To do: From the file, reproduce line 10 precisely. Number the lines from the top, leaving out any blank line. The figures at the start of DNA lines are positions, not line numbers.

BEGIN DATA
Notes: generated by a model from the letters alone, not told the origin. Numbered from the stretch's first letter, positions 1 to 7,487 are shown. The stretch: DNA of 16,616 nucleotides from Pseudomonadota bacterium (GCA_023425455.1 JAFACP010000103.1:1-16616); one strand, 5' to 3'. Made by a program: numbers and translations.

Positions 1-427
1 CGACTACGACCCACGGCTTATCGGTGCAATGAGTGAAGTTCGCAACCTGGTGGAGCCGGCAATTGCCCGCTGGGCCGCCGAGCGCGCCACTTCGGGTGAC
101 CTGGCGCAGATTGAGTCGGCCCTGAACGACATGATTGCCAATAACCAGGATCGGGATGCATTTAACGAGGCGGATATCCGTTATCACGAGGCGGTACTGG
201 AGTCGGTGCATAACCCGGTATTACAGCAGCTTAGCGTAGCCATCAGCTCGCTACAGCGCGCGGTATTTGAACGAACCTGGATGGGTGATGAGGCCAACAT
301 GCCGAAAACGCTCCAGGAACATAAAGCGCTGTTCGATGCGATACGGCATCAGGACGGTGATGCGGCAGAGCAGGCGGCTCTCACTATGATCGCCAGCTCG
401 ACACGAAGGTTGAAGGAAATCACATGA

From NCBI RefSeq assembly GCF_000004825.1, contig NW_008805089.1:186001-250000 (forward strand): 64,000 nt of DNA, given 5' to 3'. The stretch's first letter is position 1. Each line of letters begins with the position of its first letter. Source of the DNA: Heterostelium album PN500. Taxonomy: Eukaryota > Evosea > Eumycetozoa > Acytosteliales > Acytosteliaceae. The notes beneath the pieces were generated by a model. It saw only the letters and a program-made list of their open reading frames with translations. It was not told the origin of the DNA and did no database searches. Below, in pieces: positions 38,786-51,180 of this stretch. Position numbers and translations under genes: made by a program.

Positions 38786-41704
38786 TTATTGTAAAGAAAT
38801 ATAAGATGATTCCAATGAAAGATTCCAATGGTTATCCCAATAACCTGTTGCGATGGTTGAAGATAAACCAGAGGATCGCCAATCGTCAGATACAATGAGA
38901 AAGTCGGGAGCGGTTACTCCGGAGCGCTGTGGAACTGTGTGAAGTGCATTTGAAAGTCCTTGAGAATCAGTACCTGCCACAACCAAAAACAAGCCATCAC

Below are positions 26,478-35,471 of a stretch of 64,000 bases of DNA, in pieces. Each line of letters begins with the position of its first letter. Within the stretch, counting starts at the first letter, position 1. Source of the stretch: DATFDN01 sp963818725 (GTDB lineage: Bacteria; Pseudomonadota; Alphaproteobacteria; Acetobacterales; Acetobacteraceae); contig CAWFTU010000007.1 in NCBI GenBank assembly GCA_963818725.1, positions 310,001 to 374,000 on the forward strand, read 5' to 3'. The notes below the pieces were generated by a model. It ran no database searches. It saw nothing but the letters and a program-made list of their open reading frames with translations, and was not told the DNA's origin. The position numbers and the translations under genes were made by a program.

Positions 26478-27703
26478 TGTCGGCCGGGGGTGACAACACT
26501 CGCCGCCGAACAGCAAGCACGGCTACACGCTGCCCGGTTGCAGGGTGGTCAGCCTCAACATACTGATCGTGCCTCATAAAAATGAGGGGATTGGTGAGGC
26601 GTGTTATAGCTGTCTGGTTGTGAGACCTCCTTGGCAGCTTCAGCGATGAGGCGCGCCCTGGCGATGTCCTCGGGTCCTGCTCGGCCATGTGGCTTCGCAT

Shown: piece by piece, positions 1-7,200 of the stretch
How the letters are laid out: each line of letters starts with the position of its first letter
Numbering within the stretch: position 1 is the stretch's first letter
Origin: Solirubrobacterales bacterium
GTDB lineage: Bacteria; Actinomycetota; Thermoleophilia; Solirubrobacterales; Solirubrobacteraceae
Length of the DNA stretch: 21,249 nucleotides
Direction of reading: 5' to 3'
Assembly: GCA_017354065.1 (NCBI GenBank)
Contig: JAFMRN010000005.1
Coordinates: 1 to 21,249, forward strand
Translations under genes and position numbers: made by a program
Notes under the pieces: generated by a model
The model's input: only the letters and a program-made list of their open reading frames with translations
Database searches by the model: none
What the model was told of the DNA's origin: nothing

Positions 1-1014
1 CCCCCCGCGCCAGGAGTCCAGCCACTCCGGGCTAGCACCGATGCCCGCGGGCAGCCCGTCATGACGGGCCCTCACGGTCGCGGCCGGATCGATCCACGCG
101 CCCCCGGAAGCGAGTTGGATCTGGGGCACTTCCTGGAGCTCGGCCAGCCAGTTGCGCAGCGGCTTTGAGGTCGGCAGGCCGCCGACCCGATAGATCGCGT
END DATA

38786 TTATTGTAAAGAAAT